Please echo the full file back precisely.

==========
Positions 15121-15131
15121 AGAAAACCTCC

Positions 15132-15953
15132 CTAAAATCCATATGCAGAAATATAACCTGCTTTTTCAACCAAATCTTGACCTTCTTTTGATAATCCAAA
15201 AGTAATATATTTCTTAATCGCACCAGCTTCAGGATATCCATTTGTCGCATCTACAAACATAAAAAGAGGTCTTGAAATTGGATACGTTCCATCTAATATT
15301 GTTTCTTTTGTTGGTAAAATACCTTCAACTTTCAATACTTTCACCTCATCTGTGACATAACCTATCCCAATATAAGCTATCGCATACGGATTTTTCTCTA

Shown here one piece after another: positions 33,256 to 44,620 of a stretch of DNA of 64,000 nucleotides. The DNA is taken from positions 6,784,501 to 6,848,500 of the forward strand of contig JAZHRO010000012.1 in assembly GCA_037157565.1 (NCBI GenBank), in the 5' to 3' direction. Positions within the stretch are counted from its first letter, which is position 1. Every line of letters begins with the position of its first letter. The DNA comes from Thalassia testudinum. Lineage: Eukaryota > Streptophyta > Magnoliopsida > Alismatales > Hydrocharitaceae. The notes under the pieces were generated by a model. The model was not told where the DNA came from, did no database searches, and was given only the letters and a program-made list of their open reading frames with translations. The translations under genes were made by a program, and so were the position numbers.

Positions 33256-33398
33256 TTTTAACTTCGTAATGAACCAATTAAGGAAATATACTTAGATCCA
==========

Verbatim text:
Positions 15121-15131
15121 AGAAAACCTCC

Positions 15132-15953
15132 CTAAAATCCATATGCAGAAATATAACCTGCTTTTTCAACCAAATCTTGACCTTCTTTTGATAATCCAAA
15201 AGTAATATATTTCTTAATCGCACCAGCTTCAGGATATCCATTTGTCGCATCTACAAACATAAAAAGAGGTCTTGAAATTGGATACGTTCCATCTAATATT
15301 GTTTCTTTTGTTGGTAAAATACCTTCAACTTTCAATACTTTCACCTCATCTGTGACATAACCTATCCCAATATAAGCTATCGCATACGGATTTTTCTCTA

Shown here one piece after another: positions 33,256 to 44,620 of a stretch of DNA of 64,000 nucleotides. The DNA is taken from positions 6,784,501 to 6,848,500 of the forward strand of contig JAZHRO010000012.1 in assembly GCA_037157565.1 (NCBI GenBank), in the 5' to 3' direction. Positions within the stretch are counted from its first letter, which is position 1. Every line of letters begins with the position of its first letter. The DNA comes from Thalassia testudinum. Lineage: Eukaryota > Streptophyta > Magnoliopsida > Alismatales > Hydrocharitaceae. The notes under the pieces were generated by a model. The model was not told where the DNA came from, did no database searches, and was given only the letters and a program-made list of their open reading frames with translations. The translations under genes were made by a program, and so were the position numbers.

Positions 33256-33398
33256 TTTTAACTTCGTAATGAACCAATTAAGGAAATATACTTAGATCCA